In IEEE journal of biomedical and health informatics
The strong age dependency of many deleterious health outcomes likely reflects the cumulative effects from a variety of risk and protective factors that occur over one's life course. This notion has become increasingly explored in the etiology of chronic disease and associated comorbidities in aging. Our recent work has shown the robust classification of individuals at risk for cardiovascular pathophysiology using CT-based soft tissue radiodensity parameters obtained from nonlinear trimodal regression analysis (NTRA). Past and present lifestyle influences the incidence of comorbidities like hypertension (HTN), diabetes (DM) and cardiac diseases. 2,943 elderly subjects from the AGES-Reykjavik study were sorted into a three-level binary-tree structure defined by: 1) lifestyle factors (smoking and self-reported physical activity level), 2) comorbid HTN or DM, and 3) cardiac pathophysiology. NTRA parameters were extracted from mid-thigh CT cross-sections to quantify radiodensitometric changes in three tissue types: lean muscle, fat, and loose-connective tissue. Between-group differences were assessed at each binary-tree level, which were then used in tree-based machine learning (ML) models to classify subjects with DM or HTN. Classification scores for detecting HTN or DM based on lifestyle factors were excellent (AUCROC: 0.978 and 0.990, respectively). Finally, tissue importance analysis underlined the comparatively-high significance of connective tissue parameters in ML classification, while predictive models of DM onset from five-year longitudinal data gave a classification accuracy of 94.9%. Altogether, this work serves as an important milestone toward the construction of predictive tools for assessing the impact of lifestyle factors and healthy aging based on a single image.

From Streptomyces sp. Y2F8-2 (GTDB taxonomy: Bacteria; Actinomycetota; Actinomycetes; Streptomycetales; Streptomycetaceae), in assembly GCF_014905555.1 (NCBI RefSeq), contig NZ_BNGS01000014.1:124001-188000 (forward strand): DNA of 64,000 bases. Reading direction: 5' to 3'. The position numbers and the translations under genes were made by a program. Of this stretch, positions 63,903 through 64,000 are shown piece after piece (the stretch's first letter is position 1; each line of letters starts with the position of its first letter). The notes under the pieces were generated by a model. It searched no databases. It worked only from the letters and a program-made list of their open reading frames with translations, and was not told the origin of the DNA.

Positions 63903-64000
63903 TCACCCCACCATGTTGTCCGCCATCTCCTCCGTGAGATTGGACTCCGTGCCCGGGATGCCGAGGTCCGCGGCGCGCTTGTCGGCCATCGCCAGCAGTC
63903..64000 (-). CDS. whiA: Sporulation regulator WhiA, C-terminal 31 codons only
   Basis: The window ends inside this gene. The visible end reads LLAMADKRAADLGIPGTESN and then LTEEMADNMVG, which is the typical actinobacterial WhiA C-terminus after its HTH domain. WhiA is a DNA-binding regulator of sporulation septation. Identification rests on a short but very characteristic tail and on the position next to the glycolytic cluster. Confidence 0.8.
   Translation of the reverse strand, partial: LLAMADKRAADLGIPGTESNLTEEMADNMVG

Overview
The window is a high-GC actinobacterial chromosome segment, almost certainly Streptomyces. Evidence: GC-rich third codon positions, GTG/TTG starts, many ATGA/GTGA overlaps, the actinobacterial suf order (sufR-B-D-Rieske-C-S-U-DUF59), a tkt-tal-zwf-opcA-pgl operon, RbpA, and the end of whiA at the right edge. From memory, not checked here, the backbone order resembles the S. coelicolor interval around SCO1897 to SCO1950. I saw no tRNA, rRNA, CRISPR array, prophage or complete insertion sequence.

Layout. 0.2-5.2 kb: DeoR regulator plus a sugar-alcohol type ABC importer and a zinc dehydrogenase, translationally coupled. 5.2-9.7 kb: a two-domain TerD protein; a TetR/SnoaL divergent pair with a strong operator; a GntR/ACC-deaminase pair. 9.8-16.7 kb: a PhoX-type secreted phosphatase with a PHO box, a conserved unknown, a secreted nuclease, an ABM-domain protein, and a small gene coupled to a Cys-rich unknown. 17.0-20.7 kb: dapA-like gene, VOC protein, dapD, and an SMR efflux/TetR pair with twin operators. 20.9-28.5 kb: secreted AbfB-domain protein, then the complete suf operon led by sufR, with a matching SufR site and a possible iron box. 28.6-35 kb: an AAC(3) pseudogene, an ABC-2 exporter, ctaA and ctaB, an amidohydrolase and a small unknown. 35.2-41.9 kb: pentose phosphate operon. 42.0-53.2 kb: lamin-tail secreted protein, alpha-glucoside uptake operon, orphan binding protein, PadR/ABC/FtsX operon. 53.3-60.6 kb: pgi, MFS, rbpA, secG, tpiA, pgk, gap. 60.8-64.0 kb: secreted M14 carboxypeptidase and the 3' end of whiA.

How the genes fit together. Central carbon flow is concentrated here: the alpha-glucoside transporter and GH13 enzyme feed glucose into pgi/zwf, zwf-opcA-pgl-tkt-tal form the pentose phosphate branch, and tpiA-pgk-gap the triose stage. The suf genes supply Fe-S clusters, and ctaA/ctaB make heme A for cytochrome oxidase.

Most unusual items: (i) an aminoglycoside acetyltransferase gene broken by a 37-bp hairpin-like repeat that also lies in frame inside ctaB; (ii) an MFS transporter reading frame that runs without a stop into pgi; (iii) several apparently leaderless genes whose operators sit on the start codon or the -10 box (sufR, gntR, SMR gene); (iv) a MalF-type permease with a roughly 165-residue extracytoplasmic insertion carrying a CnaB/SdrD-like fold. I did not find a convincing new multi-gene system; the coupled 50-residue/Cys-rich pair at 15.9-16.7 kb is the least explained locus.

Recenti Marco, Ricciardi Carlo, Edmunds Kyle, Gislason Magnus K, Sigurdsson Sigurdur, Carraro Ugo, Gargiulo Paolo